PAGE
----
The state Board of Regents approved three new charter schools, two of which were previously approved and transmitted by NYC Schools Chancellor, Joel Klein. They are the Metropolitan Lighthouse Academy in the Bronx and the New York French American Charter School. The third, Health Sciences Charter School, will locate just outside of Buffalo in the town of Tonawanda.
The State University Board of Trustees yesterday approved eight new charter schools, including six in New York City and two more in Albany. Among the six are two operated by the Success Charter Network run by Eva Moskowitz, to locate in Harlem; Icahn Charter School 5 in the Bronx; New Hope Academy; Brooklyn Dreams Charter School; and the New World Preparatory Charter School, which is only the second charter school for the City's last frontier, Staten Island.
Rounding out SUNY's approvals are the Brighter Choice Charter Middle School for Girls and the Brighter Choice Charter Middle School for Boys, both in Albany.
Of the eleven new charter schools, at least six are part of a charter network of schools, all of which have shown impressive academic success leading to more approvals. They are the aforementioned Success Charter Network, a fifth Icahn charter, another operated by Lighthouse Academies, another New Hope Academy, and two more supported by the Brighter Choice Foundation.
Interestingly, the Brighter Choice middle schools in Albany provide a continuum of the two elementary single-sex schools that were approved by the Regents and which opened in 2002. Rather than expand grades in those schools, the founders instead created separate schools that will locate nearby under a separate authorizer. The Regents, under pressure from the school district and the state teachers union, NYSUT, have had little appetite for adding charters in Albany in recent years, with one salient exception. In July the Regents unanimously approved the Albany Leadership Charter High School, the state's first female-only charter school serving upper grades, which had been previously approved by SUNY and also is supported by the Brighter Choice Foundation.
Dwindling Number of Charters Remain
With these charter school approvals this week, only 37 charters remain available to issue under the existing statutory cap of 200. Of the 37 remaining charters, SUNY has 19 left, while the Regents and school districts have 18 remaining between them.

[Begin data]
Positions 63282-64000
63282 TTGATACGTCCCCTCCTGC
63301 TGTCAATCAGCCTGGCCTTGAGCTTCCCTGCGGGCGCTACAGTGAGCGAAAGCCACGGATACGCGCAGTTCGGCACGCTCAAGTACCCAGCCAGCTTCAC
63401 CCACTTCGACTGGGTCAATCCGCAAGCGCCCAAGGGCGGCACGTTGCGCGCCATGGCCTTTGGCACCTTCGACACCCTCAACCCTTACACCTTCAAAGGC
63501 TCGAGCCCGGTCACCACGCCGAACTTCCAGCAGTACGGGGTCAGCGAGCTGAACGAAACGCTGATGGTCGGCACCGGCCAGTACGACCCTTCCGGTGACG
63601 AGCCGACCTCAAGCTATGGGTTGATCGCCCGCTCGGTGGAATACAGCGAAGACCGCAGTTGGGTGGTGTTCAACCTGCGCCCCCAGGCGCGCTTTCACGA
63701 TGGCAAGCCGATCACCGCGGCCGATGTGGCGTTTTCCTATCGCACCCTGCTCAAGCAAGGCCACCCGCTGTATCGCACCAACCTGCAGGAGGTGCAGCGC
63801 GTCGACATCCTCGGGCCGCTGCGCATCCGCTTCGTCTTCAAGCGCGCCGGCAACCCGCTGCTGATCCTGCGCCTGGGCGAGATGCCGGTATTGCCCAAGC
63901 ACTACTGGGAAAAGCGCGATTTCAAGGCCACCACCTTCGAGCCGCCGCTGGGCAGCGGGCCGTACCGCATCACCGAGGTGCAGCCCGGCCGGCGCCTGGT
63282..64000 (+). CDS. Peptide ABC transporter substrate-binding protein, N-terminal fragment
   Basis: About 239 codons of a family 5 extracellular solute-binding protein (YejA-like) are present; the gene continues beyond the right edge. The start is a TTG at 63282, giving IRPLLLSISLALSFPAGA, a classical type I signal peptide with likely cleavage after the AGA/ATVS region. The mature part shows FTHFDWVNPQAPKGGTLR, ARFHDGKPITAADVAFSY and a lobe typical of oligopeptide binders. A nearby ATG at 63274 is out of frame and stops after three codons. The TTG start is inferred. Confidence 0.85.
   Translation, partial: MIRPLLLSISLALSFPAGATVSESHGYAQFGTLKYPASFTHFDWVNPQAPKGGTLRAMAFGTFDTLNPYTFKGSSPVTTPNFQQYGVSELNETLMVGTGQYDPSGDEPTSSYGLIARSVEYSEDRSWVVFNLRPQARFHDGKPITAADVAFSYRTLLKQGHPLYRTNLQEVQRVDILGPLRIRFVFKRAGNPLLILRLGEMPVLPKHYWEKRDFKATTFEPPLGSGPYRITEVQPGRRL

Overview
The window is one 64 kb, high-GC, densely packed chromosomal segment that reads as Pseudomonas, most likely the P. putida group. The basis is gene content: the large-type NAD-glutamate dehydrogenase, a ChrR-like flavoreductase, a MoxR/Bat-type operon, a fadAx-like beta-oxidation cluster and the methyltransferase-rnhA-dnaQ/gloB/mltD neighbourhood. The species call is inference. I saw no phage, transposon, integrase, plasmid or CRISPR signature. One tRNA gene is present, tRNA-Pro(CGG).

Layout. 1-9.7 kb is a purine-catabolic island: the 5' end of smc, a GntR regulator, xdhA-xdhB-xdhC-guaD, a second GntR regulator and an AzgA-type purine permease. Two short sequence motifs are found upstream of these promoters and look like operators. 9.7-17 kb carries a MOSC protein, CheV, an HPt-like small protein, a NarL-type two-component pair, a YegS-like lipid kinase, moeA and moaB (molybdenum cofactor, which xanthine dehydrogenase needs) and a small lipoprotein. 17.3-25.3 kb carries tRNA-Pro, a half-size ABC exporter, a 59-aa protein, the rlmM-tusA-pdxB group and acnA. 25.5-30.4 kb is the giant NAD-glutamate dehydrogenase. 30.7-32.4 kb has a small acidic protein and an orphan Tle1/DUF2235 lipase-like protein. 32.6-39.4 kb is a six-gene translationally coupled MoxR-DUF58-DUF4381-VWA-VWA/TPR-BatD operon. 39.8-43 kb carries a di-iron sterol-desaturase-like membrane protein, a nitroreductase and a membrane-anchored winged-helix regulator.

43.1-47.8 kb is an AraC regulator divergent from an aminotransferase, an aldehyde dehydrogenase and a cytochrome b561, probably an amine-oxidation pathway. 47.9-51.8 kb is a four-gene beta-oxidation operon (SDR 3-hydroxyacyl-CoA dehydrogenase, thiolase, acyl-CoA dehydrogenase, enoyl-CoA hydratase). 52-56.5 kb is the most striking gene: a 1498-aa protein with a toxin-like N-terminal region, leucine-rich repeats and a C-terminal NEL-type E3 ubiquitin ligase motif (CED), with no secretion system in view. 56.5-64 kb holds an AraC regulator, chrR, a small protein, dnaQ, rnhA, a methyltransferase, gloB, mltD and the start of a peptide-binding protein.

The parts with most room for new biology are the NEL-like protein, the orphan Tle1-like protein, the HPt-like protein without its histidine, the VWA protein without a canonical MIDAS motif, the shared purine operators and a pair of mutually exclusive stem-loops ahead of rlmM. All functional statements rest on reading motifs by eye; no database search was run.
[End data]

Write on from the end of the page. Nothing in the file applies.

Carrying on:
That means since April 2007, when the state legislature doubled the charter cap to 200, 63 charter schools have since been added, 18 of which will open next year.
Right now, in the current school year, 140 charter charter schools are operating in New York serving 44,000 students, including the six charters converted from district schools that do not count against the cap. With 18 more opening next year (so far), 158 charters will be operating, assuming none of the current ones are closed. (NOTE: the 11 charters that closed or never opened still count toward the cap.)
It took seven years for the first 100 charter schools to get approved. New York is now on pace to reach its second 100 charters in less than half that time. There are several reasons for this stepped up pace, which The Chalkboard will explore shortly.
Lift the Cap Sooner for Race to the Top $
In the meantime, the cap on charter schools should be lifted again--or removed altogether--sooner rather than later. With potentially hundreds of millions of dollars at stake in the state competition for federal "Race to the Top" funding, New York should act now to improve its competitive position for this money.
This state should not presume it will get funds by doing nothing, and being the "Empire State" with political muscle in Washington, or because someone "spoke privately with Arne" (as in U.S. Secretary of Education, Arne Duncan). Instead, we should do what other states are doing by making policy changes to earn this federal grant.
for The Chalkboard
Disclaimer: The Chalkboard is hosted by the New York Charter Schools Association (NYCSA) as a place where members, public education advocates and others can view and respond to informed commentary on timely public education and charter school issues. The views expressed here are not necessarily the official views of the NYCSA, its board, or of any of its individual charter school members. Anyone who claims otherwise is violating the spirit and purpose of this blog. To comment on anything you read here, or to offer tips, advice, comments, or complaints. please contact TheChalkboard.